As someone who has worked remotely for the last half of my career, I understand the appeal. However, after collaborating with numerous clients and my colleagues in person post-pandemic, I missed the personalized connection and appreciated the benefits of in-office work. And let’s remember the value of face-to-face conversations and the opportunity to build strong relationships with colleagues and superiors.
The energy of a shared workspace is challenging to replicate in a virtual environment and can be stimulating. Some candidates feel the same way; you must know how to find them. Here is how you can identify those in your pool who are interested.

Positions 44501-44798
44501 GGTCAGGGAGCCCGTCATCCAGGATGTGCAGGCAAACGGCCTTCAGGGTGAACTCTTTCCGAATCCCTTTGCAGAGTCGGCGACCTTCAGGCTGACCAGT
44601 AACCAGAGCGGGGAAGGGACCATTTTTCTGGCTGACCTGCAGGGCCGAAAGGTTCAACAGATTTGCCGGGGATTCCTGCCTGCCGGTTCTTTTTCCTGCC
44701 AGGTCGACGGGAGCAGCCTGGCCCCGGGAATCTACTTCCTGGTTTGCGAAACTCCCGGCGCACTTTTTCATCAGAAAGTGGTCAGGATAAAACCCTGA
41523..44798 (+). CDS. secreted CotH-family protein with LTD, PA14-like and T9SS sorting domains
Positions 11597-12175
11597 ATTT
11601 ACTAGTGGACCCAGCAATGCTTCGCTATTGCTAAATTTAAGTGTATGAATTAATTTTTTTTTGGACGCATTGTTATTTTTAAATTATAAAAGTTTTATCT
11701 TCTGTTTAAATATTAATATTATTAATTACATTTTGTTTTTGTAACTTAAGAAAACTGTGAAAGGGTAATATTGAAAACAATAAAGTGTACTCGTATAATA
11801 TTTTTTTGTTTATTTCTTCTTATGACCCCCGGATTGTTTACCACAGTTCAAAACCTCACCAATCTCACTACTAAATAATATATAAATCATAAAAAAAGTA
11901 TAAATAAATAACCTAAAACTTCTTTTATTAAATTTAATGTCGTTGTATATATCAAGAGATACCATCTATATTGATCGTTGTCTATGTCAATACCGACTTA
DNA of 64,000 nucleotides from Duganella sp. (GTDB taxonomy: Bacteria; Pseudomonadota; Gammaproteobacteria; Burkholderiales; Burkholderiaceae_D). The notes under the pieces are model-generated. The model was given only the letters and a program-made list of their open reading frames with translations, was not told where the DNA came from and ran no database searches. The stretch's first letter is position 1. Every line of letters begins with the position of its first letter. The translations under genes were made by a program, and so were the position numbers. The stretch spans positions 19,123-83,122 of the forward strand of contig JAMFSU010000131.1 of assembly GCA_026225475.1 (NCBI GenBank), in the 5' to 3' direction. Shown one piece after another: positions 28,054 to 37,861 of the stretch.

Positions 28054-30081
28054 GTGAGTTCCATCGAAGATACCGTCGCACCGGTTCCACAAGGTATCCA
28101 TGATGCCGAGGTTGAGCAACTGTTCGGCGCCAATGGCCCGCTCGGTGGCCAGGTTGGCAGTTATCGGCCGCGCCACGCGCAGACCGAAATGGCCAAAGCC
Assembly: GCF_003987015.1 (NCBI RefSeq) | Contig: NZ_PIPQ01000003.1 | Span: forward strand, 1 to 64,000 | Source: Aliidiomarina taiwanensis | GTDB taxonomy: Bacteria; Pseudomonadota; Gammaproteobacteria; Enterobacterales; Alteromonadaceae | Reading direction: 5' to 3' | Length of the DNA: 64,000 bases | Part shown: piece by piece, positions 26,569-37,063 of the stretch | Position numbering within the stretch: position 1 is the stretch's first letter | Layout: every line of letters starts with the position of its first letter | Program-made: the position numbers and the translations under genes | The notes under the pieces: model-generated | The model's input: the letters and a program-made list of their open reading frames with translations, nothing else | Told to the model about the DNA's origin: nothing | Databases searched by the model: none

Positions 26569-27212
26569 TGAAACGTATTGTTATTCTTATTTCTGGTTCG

Businesses have levers to pull when attracting talent:
1. Personalize your hiring approach.
Internal recruiters and department managers must be aligned on all aspects of the job, including incentives and the positioning of the position in the market. Treating candidates with respect and regular check-ins while waiting for a decision will speak volumes.
Research shows that personalization is vital to keeping candidates engaged in the recruitment process. One effective way to personalize the experience is by exploring the candidate’s motivations. If you cannot personalize your interactions with candidates, hire an external recruiter who spends time understanding the company’s value proposition and the candidate’s motivation.